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Is there space for agreement on climate change? A non-parametric approach to policy evaluation

  • Simon Dietz
  • Anca N. Matei

Economic evaluation of climate policy is notoriously dependent on assumptions about time and risk preferences, since reducing greenhouse gas emissions today has a highly uncertain pay-off, far into the future. These assumptions have always been much debated. Rather than occupy a position in this debate, we take a non-parametric approach here, based on the concept of Time-Stochastic Dominance. Using an integrated assessment model, we apply Time-Stochastic Dominance analysis to climate change, asking are there global emissions abatement targets that everyone who shares a broad class of time and risk preferences would agree to prefer? Overall we find that even tough emissions targets would be chosen by almost everyone, barring those with arguably `extreme' preferences.

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File URL: http://www.lse.ac.uk/GranthamInstitute/wp-content/uploads/2014/02/WP136-Is-there-space-for-agreement-on-climate-change.pdf
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Paper provided by Grantham Research Institute on Climate Change and the Environment in its series GRI Working Papers with number 136.

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Date of creation: Oct 2013
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Handle: RePEc:lsg:lsgwps:wp136
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  1. Martin L. Weitzman, 2012. "GHG Targets as Insurance Against Catastrophic Climate Damages," Journal of Public Economic Theory, Association for Public Economic Theory, vol. 14(2), pages 221-244, 03.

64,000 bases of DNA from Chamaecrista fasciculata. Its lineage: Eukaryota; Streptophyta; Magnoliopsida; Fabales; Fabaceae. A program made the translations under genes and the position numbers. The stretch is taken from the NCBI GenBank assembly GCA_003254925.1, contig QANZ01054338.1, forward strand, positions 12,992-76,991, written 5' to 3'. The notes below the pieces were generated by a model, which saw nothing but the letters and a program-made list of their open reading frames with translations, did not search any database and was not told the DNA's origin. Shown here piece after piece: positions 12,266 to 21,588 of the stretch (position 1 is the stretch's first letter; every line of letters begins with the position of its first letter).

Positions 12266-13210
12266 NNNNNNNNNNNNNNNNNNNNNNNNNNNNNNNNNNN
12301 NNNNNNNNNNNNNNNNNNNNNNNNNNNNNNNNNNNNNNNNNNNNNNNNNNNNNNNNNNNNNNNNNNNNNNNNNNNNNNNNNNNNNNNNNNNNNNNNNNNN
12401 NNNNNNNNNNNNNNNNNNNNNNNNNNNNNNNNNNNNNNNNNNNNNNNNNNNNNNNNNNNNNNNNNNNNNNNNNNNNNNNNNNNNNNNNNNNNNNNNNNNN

2. Masako Ikefuji & Roger Laeven & Jan Magnus & Chris Muris, 2013. "Pareto utility," Theory and Decision, Springer, vol. 75(1), pages 43-57, July.
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  4. Barry ANDERSON & Emanuele BORGONOVO & Marzio GALEOTTI & Roberto ROSON, 2012. "Uncertainty in climate change modelling: can global sensitivity analysis be of help?," Departmental Working Papers 2012-18, Department of Economics, Management and Quantitative Methods at Università degli Studi di Milano.
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  10. Martin L. Weitzman, 2009. "On Modeling and Interpreting the Economics of Catastrophic Climate Change," The Review of Economics and Statistics, MIT Press, vol. 91(1), pages 1-19, February.
  11. Robert S. Pindyck, 2010. "Fat Tails, Thin Tails, and Climate Change Policy," Working Papers 1012, Massachusetts Institute of Technology, Center for Energy and Environmental Policy Research.
  12. Partha Dasgupta, 2007. "The Stern Review's economics of climate change," National Institute Economic Review, National Institute of Economic and Social Research, vol. 199(1), pages 4-7, January.
  13. Simon Dietz & Anca N. Matei, 2013. "Spaces for agreement: a theory of Time-Stochastic Dominance," GRI Working Papers 137, Grantham Research Institute on Climate Change and the Environment.
  14. William D. Nordhaus, 2007. "A Review of the Stern Review on the Economics of Climate Change," Journal of Economic Literature, American Economic Association, vol. 45(3), pages 686-702, September.
  15. Simon Dietz, 2011. "High impact, low probability? An empirical analysis of risk in the economics of climate change," Climatic Change, Springer, vol. 108(3), pages 519-541, October.
  16. Richard Tol, 2012. "On the Uncertainty About the Total Economic Impact of Climate Change," Environmental & Resource Economics, European Association of Environmental and Resource Economists, vol. 53(1), pages 97-116, September.
  17. Steinar Ekern., 1980. "Time Dominance Efficiency Analysis," Research Program in Finance Working Papers 105, University of California at Berkeley.
  18. Martin L. Weitzman, 2007. "A Review of the Stern Review on the Economics of Climate Change," Journal of Economic Literature, American Economic Association, vol. 45(3), pages 703-724, September.
  19. Antony Millner & Simon Dietz & Geoffrey Heal, 2013. "Scientific Ambiguity and Climate Policy," Environmental & Resource Economics, European Association of Environmental and Resource Economists, vol. 55(1), pages 21-46, May.
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